Under U.S. federal law, all auto manufacturers must notify the NHTSA within five business days of determining that a safety defect exists or that the vehicle is non-compliant with U.S. auto safety standards and to promptly conduct a recall.

"Safety is our highest priority," said U.S. Transportation Secretary Ray LaHood. "With today's announcement, I expect Toyota to rigorously reinforce its commitment to adhering to United States safety regulations."

Toyota, in a separate statement, said it would make the payment "without admitting to any violation of its obligations under the U.S. Safety Act."

"We agreed to this settlement in order to avoid a time-consuming dispute and to focus fully on our shared commitment with NHTSA to keep drivers safe," said Ray Tanguay, chief quality officer of Toyota North America.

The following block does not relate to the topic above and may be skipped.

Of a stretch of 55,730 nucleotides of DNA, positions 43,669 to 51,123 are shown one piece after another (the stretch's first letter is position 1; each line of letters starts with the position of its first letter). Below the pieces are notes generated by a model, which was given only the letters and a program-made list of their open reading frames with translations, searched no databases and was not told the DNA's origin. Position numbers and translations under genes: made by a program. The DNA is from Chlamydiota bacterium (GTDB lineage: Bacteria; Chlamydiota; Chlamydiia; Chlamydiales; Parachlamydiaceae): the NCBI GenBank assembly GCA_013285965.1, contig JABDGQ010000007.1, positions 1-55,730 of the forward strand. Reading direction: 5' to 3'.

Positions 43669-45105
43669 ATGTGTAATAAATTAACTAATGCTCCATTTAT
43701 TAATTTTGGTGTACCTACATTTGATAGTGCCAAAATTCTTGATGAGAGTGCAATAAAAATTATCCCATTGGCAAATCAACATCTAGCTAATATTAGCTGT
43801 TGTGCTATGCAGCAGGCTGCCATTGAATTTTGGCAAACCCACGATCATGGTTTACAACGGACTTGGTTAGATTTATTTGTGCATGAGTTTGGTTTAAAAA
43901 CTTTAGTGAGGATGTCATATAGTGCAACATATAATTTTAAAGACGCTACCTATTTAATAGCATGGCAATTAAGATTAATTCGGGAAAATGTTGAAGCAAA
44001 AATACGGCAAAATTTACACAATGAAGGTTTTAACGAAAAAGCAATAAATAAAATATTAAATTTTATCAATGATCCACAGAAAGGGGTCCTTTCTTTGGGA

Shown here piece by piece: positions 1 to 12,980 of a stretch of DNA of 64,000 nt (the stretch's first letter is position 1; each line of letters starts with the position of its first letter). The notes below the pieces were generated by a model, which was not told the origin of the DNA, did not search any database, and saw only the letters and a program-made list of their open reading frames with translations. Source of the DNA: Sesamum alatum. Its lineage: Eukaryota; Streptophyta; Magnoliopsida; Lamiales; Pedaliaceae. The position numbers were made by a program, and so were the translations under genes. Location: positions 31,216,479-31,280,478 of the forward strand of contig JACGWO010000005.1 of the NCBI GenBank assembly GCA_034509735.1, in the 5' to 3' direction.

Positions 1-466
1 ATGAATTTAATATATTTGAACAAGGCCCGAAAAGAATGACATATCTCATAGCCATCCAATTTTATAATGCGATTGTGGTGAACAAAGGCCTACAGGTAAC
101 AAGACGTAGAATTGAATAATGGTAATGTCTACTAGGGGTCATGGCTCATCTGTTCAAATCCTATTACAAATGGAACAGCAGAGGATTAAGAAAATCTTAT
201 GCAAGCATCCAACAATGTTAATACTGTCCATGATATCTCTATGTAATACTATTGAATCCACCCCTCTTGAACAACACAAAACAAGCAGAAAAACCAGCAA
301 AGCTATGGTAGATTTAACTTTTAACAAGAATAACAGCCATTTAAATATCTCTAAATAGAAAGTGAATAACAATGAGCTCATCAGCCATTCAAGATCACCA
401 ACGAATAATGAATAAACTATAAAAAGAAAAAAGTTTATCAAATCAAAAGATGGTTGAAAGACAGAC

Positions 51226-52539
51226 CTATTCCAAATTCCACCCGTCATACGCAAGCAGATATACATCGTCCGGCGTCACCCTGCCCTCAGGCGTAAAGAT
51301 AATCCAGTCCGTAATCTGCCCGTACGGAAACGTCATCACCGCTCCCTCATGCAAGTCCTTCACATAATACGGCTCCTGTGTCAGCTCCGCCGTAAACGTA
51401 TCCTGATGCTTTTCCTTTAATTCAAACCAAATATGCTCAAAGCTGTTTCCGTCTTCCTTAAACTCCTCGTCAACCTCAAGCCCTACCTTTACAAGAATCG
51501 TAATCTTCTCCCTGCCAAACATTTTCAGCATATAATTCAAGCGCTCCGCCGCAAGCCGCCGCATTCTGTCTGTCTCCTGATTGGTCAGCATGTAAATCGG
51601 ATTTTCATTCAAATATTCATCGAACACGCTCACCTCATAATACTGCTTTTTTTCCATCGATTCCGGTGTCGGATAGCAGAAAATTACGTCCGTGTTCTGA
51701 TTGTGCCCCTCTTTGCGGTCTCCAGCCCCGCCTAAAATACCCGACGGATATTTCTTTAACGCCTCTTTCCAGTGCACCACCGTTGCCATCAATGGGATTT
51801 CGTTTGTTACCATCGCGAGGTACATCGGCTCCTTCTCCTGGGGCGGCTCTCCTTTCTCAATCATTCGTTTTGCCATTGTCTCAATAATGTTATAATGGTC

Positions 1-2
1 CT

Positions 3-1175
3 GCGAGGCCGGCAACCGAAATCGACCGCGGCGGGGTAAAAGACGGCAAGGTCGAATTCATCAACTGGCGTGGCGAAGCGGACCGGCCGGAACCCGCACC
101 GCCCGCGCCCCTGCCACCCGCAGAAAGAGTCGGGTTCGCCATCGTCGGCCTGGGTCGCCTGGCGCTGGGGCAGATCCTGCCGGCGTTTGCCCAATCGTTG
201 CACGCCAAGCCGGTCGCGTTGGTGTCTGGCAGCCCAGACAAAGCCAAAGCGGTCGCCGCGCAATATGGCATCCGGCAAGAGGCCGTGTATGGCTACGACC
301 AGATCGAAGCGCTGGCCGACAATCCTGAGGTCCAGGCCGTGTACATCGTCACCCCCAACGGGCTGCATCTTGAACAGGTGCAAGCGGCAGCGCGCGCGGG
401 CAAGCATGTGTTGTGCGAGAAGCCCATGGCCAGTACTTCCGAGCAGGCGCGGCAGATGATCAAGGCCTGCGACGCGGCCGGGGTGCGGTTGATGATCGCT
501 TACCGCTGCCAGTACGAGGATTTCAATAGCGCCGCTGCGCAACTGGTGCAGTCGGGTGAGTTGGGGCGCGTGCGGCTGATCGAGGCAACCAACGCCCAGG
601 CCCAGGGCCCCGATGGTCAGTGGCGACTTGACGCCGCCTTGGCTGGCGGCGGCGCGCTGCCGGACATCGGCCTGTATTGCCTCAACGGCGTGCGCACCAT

The last time the Japanese automaker faced U.S. civil penalties was in 2010, when it agreed to pay $48.8 million as a result of three separate investigations of its handling of vehicle recalls.

Toyota paid maximum civil penalties for violations stemming from pedal entrapment, sticky accelerator pedals and steering relay rod recalls, the NHTSA said.

Shares in Toyota were up 2.8 percent at $88.99 in midday trade on the New York Stock Exchange.

Copyright Agence France-Presse, 2012